SAP patches a session hijacking vulnerability in the Netweaver Portal
Imagine a system that provides a single, unified interface to all your SAP applications for not only everyone in your company but customers and suppliers. Imagine also that this system is web-based and uses single-sign-on. Congratulations, you’ve just envisioned the Netweaver Portal, the cornerstone of SAP’s strategy to integrate business information and processes and the fountain of much of the company’s recent success. Given its importance, you would think that any security vulnerability in the Portal would be quickly dealt with by SAP’s security engineers. Yet, if this is the case, why did it take SAP one and a half years to patch a vulnerability that left the Portal open to session hijacking?
Session hijacking is also known as session fixation or broken authentication and ranks consistently high in the OWASP Top Ten web application security risks. In fact, in the most recent survey, its rated as the third most prevalent and dangerous vulnerability in web applications. Hijacking occurs when attackers exploit weak functions in the application layer to assume the identities of legitimate users. Attackers usually target passwords, keys, session tokens and other authentication factors. Its not that difficult to find flaws in most applications since developing secure authentication and session management schemes for custom applications is no walk in the park. SAP applications are no different.
In July 2009, SAP was notified about a session fixation flaw in the J2EE engine that affected versions 6.4-7.2 of the Netweaver platform, which is essentially the technical layer of SAP systems. In the words of SAP itself, this flaw could be exploited to gain access to authenticated user sessions (SAP Note 1310561) through attack vectors such as MITM that provide hackers with access to the session IDs of SAP users which can then be used to logon to target SAP systems. The impact can be very high, especially when you consider that the Portal provides Web-based access to HR, financial, customer relationship management, product lifecycle management, and other critical applications (SAP Solution Brief).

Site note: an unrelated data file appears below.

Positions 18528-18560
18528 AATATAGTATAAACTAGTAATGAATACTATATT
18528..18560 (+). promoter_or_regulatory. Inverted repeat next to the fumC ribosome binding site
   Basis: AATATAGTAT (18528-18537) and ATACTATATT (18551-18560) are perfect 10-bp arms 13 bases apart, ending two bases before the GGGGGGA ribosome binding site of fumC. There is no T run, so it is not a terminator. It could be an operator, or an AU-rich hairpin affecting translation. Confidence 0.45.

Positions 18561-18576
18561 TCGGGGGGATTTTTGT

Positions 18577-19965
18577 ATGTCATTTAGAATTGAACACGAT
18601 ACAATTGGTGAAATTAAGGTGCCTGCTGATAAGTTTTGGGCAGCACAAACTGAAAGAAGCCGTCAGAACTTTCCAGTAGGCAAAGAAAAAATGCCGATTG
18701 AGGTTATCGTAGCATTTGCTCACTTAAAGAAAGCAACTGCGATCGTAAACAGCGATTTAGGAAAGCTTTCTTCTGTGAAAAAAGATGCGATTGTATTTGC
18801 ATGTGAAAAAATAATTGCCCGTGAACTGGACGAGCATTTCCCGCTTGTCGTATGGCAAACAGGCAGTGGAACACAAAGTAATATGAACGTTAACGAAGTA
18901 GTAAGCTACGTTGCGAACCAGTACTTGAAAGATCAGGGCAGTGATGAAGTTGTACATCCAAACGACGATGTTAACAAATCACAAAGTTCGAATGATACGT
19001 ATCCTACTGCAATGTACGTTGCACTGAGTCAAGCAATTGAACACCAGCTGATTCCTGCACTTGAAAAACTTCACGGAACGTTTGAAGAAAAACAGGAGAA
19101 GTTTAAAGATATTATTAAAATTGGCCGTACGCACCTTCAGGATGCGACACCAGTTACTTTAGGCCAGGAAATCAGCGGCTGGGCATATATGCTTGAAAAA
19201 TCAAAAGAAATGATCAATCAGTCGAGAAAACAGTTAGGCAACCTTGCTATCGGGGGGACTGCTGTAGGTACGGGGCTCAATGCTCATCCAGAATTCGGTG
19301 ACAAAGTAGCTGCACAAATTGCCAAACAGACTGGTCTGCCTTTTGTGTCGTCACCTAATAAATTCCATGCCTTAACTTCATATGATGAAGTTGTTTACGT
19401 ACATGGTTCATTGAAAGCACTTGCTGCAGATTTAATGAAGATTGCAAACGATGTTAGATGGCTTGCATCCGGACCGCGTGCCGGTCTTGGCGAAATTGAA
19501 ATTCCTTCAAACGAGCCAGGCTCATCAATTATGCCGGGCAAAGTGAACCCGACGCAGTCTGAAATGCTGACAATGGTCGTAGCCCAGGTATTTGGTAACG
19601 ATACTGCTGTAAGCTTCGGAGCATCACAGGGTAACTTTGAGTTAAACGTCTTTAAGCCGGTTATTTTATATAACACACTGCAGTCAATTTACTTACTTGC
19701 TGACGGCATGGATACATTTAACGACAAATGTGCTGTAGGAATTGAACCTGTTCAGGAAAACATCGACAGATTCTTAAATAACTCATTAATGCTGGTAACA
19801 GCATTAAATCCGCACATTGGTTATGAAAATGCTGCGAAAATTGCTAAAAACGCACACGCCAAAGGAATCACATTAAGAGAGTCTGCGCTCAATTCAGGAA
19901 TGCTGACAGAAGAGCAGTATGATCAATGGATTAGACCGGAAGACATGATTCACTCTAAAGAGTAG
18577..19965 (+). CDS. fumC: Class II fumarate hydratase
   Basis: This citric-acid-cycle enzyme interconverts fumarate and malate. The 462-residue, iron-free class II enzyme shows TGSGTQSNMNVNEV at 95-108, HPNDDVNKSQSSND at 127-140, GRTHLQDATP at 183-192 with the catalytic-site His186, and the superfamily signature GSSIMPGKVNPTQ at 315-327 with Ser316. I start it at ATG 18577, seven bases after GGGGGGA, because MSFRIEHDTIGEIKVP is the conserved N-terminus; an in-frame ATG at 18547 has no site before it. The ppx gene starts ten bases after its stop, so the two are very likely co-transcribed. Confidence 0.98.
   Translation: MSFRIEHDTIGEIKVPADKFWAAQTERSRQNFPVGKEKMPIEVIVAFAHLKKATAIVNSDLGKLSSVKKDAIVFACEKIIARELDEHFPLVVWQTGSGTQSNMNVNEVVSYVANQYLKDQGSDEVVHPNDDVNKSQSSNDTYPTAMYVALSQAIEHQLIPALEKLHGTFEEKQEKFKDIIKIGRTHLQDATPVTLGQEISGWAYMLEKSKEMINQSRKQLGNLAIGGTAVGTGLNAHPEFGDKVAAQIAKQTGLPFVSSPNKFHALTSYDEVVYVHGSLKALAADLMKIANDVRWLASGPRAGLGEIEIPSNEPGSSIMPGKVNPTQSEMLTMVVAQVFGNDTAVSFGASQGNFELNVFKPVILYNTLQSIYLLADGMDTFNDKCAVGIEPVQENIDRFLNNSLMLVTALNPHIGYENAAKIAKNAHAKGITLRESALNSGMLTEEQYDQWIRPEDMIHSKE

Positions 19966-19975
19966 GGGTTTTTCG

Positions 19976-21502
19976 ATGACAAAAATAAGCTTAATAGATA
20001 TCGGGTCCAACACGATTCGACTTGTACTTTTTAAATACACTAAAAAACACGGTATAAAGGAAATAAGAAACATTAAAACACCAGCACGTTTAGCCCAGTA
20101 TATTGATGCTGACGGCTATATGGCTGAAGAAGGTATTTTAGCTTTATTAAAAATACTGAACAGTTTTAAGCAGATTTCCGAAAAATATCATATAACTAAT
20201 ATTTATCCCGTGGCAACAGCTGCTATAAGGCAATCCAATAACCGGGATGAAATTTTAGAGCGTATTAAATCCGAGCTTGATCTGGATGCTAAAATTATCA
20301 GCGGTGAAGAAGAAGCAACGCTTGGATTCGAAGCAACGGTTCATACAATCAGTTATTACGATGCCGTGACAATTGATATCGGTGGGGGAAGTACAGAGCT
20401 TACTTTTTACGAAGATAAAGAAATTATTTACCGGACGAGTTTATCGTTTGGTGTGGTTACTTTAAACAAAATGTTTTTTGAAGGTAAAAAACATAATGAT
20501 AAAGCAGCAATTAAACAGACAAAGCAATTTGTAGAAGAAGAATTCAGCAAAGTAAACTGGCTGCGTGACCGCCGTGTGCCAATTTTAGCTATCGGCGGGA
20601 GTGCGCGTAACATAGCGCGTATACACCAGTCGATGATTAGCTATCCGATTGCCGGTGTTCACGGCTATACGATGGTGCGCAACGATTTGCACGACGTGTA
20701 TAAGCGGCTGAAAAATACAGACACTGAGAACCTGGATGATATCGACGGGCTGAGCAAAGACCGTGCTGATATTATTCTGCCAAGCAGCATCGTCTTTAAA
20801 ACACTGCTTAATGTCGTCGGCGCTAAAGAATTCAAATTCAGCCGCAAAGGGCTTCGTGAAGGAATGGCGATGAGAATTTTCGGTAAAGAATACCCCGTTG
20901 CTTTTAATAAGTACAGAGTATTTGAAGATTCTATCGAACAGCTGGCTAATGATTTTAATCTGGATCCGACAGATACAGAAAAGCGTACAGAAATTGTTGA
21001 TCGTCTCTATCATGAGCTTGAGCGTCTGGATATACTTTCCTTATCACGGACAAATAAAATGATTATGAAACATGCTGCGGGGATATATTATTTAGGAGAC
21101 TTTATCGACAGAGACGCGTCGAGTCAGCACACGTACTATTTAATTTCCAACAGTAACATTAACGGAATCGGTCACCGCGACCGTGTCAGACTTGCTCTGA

The session hijacking vulnerability was eventually patched by SAP through the introduction of JSESSIONMARKID, a secure (HTTPS) cookie that automatically renews after successful logons. However, the shocker was that it took SAP 18 months to develop and release a patch for the vulnerability. That’s twice the length it took the company to rollout its new database, HANA, from “idea to completion” (Vishal Sikka, SAP AG Board member). Its possible that the existence of this vulnerability was well known within hacking communities long before the much anticipated fix was released by SAP. Disclosure guidelines issued by SAP urge security researchers not to publicize information about vulnerabilities until they are patched. Most researchers, rightfully so, choose to follow SAP’s request. However, given the severity of these and other vulnerabilities, customers shouldn’t accept such a long window for patch management. After all, if SAP can develop and release an entirely new database in a mere 9 months, surely it can fix a critical security flaw in its Portal just as quickly.